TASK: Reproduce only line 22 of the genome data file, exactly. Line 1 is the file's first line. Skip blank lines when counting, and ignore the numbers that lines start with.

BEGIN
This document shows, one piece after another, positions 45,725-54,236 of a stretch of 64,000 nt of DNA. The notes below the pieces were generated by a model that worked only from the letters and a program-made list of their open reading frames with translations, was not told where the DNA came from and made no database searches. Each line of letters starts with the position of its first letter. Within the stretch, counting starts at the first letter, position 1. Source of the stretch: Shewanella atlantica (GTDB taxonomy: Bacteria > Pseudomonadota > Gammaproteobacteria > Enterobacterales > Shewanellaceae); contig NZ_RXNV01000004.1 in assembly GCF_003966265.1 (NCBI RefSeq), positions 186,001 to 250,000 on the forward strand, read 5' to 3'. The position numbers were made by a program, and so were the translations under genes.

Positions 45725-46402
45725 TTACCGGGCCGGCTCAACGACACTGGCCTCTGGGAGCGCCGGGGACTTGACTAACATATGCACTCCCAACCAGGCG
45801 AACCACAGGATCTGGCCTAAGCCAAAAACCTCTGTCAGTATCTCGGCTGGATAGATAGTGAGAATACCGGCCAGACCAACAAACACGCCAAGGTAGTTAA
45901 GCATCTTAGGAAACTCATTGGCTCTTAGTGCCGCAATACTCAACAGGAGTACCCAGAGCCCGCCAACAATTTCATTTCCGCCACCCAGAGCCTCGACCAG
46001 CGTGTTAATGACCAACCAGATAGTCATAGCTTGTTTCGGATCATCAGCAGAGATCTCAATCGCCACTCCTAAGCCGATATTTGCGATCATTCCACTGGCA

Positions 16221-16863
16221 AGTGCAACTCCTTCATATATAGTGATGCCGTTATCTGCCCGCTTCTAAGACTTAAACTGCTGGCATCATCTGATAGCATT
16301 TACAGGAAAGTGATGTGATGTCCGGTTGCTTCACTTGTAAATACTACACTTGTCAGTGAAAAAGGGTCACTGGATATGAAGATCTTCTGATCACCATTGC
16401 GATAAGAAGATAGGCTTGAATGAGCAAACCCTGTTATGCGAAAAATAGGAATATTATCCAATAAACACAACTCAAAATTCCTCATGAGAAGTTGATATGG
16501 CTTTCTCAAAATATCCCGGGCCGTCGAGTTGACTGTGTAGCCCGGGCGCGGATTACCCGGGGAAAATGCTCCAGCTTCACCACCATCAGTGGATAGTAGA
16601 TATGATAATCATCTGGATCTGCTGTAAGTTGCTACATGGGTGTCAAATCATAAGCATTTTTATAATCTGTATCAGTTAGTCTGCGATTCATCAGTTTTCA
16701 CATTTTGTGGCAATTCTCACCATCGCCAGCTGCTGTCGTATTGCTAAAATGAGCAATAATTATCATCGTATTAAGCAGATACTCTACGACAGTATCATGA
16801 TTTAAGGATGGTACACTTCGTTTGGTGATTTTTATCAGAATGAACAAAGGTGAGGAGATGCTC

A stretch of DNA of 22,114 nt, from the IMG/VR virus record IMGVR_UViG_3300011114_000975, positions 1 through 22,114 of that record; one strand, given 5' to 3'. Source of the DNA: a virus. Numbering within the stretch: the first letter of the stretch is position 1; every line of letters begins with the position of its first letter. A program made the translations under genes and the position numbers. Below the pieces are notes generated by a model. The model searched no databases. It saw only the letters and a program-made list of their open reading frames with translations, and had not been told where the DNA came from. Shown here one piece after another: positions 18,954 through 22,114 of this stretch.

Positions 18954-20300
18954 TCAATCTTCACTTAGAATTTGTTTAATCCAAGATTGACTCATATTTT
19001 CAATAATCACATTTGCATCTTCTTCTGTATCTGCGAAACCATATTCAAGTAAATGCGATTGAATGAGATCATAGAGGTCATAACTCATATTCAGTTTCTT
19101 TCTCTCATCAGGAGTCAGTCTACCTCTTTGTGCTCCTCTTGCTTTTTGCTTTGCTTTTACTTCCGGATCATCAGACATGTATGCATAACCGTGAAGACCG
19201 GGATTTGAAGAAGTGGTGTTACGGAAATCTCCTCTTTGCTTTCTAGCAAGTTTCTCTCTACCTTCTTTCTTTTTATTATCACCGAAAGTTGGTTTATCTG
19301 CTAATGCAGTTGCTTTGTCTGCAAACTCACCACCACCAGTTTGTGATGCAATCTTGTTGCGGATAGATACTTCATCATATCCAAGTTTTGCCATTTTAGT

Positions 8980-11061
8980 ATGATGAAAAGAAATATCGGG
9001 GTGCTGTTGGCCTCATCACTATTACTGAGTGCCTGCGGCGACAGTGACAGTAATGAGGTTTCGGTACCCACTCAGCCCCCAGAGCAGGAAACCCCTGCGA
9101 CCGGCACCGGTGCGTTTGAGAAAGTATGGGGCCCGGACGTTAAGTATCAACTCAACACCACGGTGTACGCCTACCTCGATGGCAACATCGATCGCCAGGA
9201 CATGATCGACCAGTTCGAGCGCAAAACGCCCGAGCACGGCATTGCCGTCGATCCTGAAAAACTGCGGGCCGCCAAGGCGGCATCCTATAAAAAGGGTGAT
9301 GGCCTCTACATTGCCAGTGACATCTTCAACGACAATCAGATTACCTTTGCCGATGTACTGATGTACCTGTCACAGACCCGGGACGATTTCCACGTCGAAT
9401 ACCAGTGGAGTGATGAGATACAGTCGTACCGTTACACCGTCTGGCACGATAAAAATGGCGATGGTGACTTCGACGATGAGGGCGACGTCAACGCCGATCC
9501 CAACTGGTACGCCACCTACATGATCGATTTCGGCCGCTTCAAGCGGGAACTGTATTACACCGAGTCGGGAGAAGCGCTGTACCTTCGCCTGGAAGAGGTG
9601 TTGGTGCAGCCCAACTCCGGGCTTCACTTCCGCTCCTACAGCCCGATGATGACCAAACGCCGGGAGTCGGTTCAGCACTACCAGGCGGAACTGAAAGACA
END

Positions 8980-11061